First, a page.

Mercer County connection to "Worst Naval Disaster in U.S. history"

Staff Writer
Aledo Times Record

The USS Indianapolis delivered the components of the world's first operational atomic bomb to the island of Tinian on July 26, 1945. A man born in Mercer County was on that ship when it was torpedoed and sank 70 years ago, just four days after playing a key role in ending World War II.

A mere two weeks after the Indianapolis sank, Japan surrendered on Aug. 15, 1945, after atomic bombs were dropped on Hiroshima and Nagasaki. It was too late to save most of the crew of the Indianapolis.

Nearly 300 of the ship's crew of about 1,200 went down with the ship. Of the 900 who made it into the water, only 317 survived. Chief Ship's Clerk Virgil C. Huntley, one of the sailors who was lost at sea, was born in Viola in 1904.

It was, according to, "The worst Naval disaster in U.S. history."

Despite the enormity of the loss, few people today seem to remember the tragedy.

Matt DeShane of Aledo, along with his children Gage and Carley, literally stumbled onto Mercer County's connection to this forgotten part of history about eight years ago. Deshane said Gage, then about 11, and Carley, about 8 at the time, liked to go to the park at the Aledo Cemetery. They'd often end up in the cemetery, checking the markers for possible relatives.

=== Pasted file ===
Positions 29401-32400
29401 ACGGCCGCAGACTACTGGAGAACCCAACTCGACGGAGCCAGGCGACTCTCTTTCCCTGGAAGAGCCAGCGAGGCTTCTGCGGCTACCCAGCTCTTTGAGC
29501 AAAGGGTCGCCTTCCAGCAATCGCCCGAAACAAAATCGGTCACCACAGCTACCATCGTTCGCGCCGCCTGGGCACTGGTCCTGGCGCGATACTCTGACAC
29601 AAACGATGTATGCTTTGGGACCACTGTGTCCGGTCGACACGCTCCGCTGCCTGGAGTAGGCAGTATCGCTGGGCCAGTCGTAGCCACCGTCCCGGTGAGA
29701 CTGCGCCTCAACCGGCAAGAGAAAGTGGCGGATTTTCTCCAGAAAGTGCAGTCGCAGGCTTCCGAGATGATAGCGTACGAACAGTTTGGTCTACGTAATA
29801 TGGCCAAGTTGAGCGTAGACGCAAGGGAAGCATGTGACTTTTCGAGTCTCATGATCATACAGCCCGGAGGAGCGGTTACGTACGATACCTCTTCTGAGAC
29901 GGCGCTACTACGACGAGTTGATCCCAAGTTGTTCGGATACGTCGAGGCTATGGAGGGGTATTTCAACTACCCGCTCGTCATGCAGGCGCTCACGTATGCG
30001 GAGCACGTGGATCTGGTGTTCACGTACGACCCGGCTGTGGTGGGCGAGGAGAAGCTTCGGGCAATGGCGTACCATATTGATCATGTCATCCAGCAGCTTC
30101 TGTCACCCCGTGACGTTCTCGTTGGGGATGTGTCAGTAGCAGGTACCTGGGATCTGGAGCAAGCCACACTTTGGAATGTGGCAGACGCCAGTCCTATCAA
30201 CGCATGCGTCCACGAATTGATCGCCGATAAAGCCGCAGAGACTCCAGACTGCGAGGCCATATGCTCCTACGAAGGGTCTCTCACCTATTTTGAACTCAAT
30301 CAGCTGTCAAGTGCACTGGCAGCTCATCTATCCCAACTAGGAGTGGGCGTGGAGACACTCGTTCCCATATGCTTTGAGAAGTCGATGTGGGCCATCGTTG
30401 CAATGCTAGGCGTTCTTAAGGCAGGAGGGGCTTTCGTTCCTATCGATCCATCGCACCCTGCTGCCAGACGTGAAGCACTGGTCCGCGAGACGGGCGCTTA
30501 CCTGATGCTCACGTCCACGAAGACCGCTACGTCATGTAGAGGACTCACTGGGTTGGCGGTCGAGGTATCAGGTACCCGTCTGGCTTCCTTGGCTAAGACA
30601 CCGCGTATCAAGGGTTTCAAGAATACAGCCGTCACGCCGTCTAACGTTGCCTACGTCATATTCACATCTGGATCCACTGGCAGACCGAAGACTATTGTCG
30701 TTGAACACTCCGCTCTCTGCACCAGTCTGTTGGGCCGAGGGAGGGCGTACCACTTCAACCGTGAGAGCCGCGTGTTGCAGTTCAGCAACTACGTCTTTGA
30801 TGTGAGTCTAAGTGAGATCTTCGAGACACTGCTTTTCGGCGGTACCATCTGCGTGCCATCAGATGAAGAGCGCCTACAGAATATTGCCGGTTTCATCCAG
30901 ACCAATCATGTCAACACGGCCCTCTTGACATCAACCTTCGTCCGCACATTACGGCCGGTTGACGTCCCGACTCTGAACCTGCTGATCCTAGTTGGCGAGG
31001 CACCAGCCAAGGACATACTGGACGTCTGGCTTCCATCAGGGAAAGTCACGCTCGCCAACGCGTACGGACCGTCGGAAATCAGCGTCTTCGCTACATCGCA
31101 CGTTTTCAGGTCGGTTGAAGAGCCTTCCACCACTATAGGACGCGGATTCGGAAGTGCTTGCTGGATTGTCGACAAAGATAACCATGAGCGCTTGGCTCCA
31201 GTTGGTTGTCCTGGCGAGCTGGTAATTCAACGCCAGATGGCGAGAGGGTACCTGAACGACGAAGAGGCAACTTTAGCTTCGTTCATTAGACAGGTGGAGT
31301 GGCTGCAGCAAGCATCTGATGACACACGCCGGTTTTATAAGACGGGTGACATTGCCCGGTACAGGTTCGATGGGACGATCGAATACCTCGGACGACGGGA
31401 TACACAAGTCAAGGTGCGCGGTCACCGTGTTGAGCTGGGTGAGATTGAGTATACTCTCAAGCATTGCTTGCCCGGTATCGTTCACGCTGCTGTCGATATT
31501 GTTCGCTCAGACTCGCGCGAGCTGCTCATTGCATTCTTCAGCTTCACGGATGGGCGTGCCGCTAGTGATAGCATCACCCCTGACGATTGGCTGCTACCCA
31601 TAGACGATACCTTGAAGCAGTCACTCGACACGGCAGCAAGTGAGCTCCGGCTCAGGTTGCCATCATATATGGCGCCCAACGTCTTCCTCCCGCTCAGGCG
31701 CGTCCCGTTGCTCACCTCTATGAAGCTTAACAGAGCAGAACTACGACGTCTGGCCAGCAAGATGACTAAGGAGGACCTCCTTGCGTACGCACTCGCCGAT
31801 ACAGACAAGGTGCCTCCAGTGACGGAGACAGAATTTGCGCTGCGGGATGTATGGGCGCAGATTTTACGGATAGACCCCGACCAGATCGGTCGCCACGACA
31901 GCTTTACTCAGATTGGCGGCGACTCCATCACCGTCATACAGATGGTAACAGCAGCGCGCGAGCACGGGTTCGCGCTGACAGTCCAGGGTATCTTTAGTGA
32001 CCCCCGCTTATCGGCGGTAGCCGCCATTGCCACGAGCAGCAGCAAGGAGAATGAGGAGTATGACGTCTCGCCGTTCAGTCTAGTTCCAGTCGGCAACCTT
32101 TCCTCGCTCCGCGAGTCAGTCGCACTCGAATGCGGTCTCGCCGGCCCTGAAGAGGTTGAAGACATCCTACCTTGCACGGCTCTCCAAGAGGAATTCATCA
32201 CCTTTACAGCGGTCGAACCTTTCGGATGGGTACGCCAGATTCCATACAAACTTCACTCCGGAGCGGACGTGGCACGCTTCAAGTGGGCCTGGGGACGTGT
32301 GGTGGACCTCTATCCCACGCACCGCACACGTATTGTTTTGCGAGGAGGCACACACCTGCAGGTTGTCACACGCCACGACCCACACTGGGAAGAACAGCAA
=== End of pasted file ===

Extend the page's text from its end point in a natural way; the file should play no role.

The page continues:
"We'd been doing that a couple of years before that. They'd wonder when they were young, what happened to these guys" buried in the cemetery.

On this particular day, things were slightly different.

"They wandered a little farther away than usual," DeShane said, "below the hill from the mausoleum."

As he followed, he happened upon the final resting place of Pearl G. Huntley, who was born in 1882 and died in 1953. What caught DeShane's eye was Pearl Huntley's monument was dominated by a dedication to her son, Virgil Huntley. The words, "Killed in action aboard USS Indianapolis" caught the attention of both DeShane and his children. The kids were aware of the fate of the ship because of a mention of it in the movie, "Jaws."

"I thought 'Pearl Huntley.' I wondered where she was born. The story wouldn't go away. I was intrigued by it," he said, wondering if the woman's son also was born in Mercer County.

He found the woman's obituary with the help of the Mercer County Historical Society. DeShane said he made a number of trips to the Mercer County Courthouse to try to learn more of Virgil's story.

Eventually, DeShane learned Minnie Pearl George married George E. Huntley on Dec. 25, 1900, in the College Avenue Presbyterian Church in Aledo. Another son, George L. Huntley, who also served in the Naval Reserves, was born in Gilchrist in 1902.

DeShane located George L. Huntley's daughter, Carol Huntley Thompson, with the help of Aledo resident Jodene Diverney Huntley. Jodene is the widow of one of Carol's brothers. Carol now lives in Moline.

"I thanked him for his interest," Carol said, "because I found out some family history."

She said she began looking through old photos and papers after DeShane called.

"My grandmother, Pearl, I didn't even know she had remarried," Thompson said of that part of the family history. "We probably would have never known had this fellow not taken an interest in my uncle and the Indianapolis."